General Information about the USA

General Information about the USA

According to businesscarriers, the United States of America is a country in North America.

The area is 9,629,091 km2. It occupies the 4th place in the world in terms of territory (after the Russian Federation, Canada and China). The total land area is 9,158,960 km2, territorial waters are 131 km2. The length from east to west is 4662 km, from south to north 4583 km. Land borders 12,034 km (with Canada, including Alaska, 8,893 km; with Mexico 3,141 km), water borders 19,924 km. The boundary of territorial waters is 12 nautical miles. The boundary of the adjacent maritime zone is 24 nautical miles. The boundary of the maritime exclusive economic zone is 200 nautical miles.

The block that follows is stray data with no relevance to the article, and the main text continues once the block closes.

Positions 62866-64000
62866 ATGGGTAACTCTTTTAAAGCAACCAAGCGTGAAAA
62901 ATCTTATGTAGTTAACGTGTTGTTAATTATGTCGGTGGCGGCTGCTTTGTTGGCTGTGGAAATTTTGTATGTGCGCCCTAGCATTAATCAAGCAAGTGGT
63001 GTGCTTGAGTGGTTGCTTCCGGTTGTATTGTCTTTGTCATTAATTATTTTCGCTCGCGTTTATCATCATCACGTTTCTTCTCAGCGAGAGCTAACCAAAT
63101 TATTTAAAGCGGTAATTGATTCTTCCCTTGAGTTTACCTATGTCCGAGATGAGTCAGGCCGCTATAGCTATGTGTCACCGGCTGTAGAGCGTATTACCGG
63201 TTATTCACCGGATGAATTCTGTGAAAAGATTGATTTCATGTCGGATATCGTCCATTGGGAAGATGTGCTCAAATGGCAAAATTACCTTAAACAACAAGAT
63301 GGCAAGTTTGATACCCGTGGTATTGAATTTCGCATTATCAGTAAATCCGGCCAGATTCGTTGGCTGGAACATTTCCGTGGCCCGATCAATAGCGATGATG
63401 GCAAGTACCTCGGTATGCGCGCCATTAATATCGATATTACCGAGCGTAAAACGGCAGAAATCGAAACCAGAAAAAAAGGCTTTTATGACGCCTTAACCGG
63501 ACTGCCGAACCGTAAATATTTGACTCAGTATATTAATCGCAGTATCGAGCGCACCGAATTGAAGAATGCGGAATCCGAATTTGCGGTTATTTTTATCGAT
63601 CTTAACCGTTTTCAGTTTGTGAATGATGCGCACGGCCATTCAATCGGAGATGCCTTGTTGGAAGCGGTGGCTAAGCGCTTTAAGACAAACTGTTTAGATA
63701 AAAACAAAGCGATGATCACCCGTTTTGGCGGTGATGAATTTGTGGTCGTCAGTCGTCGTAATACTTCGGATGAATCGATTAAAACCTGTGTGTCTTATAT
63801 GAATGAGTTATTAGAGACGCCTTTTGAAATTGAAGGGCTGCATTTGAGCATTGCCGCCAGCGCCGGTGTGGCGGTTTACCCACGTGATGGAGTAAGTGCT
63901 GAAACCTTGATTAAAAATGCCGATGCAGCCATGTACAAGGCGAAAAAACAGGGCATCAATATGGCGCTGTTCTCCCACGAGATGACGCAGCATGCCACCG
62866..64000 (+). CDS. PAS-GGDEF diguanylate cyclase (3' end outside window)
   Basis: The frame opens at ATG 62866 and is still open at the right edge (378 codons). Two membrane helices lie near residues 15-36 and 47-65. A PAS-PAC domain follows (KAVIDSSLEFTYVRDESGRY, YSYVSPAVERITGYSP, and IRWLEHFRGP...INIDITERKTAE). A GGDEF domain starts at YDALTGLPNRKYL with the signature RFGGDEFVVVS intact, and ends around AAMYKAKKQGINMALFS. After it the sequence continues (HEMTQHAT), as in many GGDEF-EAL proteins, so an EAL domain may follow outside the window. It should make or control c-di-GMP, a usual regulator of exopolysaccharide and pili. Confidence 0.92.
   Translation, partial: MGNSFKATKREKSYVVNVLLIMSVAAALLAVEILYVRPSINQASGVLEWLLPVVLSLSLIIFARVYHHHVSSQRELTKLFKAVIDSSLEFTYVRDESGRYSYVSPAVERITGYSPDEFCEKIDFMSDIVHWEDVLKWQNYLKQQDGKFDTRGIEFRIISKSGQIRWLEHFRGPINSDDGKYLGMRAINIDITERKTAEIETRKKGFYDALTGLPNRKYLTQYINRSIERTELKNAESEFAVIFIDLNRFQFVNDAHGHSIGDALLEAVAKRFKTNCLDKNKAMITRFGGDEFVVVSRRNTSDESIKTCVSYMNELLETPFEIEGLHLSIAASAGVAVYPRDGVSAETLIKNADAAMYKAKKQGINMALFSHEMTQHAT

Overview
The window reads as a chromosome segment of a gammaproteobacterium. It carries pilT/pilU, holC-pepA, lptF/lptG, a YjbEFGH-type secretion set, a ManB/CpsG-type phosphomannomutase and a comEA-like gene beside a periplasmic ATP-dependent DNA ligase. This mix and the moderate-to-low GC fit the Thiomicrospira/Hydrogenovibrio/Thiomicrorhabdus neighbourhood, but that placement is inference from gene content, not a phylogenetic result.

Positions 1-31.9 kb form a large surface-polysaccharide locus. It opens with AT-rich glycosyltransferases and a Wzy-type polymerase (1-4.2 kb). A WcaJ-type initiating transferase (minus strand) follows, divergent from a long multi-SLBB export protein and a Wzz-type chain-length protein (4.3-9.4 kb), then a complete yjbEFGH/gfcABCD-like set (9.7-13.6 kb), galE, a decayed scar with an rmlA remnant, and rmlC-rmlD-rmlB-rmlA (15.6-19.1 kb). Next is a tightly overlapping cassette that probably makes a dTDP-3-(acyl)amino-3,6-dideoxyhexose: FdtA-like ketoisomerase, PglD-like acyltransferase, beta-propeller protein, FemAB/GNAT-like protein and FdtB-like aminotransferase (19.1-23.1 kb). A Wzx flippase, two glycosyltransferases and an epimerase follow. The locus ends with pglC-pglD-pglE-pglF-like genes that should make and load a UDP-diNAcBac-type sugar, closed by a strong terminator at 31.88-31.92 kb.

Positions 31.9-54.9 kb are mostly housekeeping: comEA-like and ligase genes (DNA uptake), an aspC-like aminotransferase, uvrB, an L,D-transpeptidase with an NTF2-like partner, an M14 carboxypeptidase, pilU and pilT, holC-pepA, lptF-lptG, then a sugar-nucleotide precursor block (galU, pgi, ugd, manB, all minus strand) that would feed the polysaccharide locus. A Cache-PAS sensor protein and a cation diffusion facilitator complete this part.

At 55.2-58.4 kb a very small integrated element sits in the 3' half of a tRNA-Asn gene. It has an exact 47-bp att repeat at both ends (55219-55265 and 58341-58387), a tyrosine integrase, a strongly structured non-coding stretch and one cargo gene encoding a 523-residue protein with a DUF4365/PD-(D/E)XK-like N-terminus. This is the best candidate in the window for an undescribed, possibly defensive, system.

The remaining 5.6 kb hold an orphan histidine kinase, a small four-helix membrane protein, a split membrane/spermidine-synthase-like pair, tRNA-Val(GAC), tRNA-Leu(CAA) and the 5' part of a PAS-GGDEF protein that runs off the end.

Population 293.6 million people. (2004), 3rd in the world (after China and India). The official language is English. The capital is Washington, DC.

National holidays: January 1 – New Year; 3rd Monday in January – Birthday of Martin Luther King Jr.; February 12 – A. Lincoln’s birthday; 3rd Monday in February – George Washington’s birthday; the last Monday of May – Memorial Day (Day of Remembrance for the Fallen in Wars); July 4 – Independence Day; 1st Monday in September – Labor Day; November 11 – Veterans Day; 4th Thursday of November – Thanksgiving Day; December 25 – Christmas. In some states, various categories of citizens are marked for another approx. 40 other significant dates. The monetary unit is the dollar (equal to 100 cents).

Member of more than 70 international organizations, incl. UN and its specialized organizations, NATO, IMF, ILO, OAS, MTS, OECD, G7,

IBRD, North American Free Trade Agreement (NAFTA), etc.

The US possessions include Puerto Rico, the Virgin Islands in the Caribbean, the islands in the Pacific Ocean – Guam, Eastern Samoa, Wake, Midway, Johnston Atoll, etc.

The United States established diplomatic relations with Russia in December 1807, with the USSR in November 1933, and with the Russian Federation in December 1991.